EDIT- grammer
This message has been edited since its posting. Latest edit was made on 15 Aug 2007 @ 22:11

1215.8.2007 22:10
WierdName
Inactive

Originally posted by Unfocused:
Cataloging a MP3 collection is a hell of a project, perfectionist or not. I've got around 2 TB of music, and I've set a standard for myself that everyhting must be listened to, renamed to fit a pre set standard, and then tagged before it goes into my archives. I realalistically understand that I probably will never finish this project.
Holy crap! 2 TB of music?! No offense, but I don't see you finishing that kind of project anytime soon.

1316.8.2007 0:24
SamNz
Inactive

*double post*

This message has been edited since its posting. Latest edit was made on 16 Aug 2007 @ 0:32

1416.8.2007 0:29
SamNz
Inactive

Quote:
Originally posted by Unfocused:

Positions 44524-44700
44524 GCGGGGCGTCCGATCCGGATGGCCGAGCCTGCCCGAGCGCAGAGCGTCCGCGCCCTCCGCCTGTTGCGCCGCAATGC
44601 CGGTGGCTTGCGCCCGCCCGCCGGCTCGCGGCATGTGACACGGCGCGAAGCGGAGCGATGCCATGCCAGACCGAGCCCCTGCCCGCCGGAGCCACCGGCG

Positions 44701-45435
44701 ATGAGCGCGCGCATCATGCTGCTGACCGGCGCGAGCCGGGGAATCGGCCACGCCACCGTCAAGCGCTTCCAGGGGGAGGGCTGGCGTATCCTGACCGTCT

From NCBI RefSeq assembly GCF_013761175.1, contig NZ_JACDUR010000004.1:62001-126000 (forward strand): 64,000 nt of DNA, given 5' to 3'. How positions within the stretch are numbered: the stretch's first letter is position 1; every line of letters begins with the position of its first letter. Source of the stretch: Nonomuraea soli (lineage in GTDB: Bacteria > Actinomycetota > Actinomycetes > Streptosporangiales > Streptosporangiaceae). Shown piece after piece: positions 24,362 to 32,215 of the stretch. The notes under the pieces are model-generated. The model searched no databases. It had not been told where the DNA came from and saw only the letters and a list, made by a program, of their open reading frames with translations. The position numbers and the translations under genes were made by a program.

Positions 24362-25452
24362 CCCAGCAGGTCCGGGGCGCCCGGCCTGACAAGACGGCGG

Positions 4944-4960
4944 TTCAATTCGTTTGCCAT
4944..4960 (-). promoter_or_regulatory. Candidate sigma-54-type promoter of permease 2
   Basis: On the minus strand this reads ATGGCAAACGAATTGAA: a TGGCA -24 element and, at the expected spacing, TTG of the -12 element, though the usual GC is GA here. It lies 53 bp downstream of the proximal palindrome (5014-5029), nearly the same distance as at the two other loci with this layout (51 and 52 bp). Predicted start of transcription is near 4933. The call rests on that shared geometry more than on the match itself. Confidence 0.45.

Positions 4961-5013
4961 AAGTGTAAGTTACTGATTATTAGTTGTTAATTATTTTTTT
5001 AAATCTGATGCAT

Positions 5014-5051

Cataloging a MP3 collection is a hell of a project, perfectionist or not. I've got around 2 TB of music, and I've set a standard for myself that everything must be listened to, renamed to fit a pre set standard, and then tagged before it goes into my archives. I realistically understand that I probably will never finish this project.
Holy crap! 2 TB of music?! No offense, but I don't see you finishing that kind of project anytime soon.
haha i have 8gb and i like it to have good tags like 80% of it is and i really cant be bothered doing the other 20 cause i hardly eva listen to it

and again you can get alot of music in flac (i personaly dont use it due to hdd size :( which is free nd lossless y would you want to pay for somthing less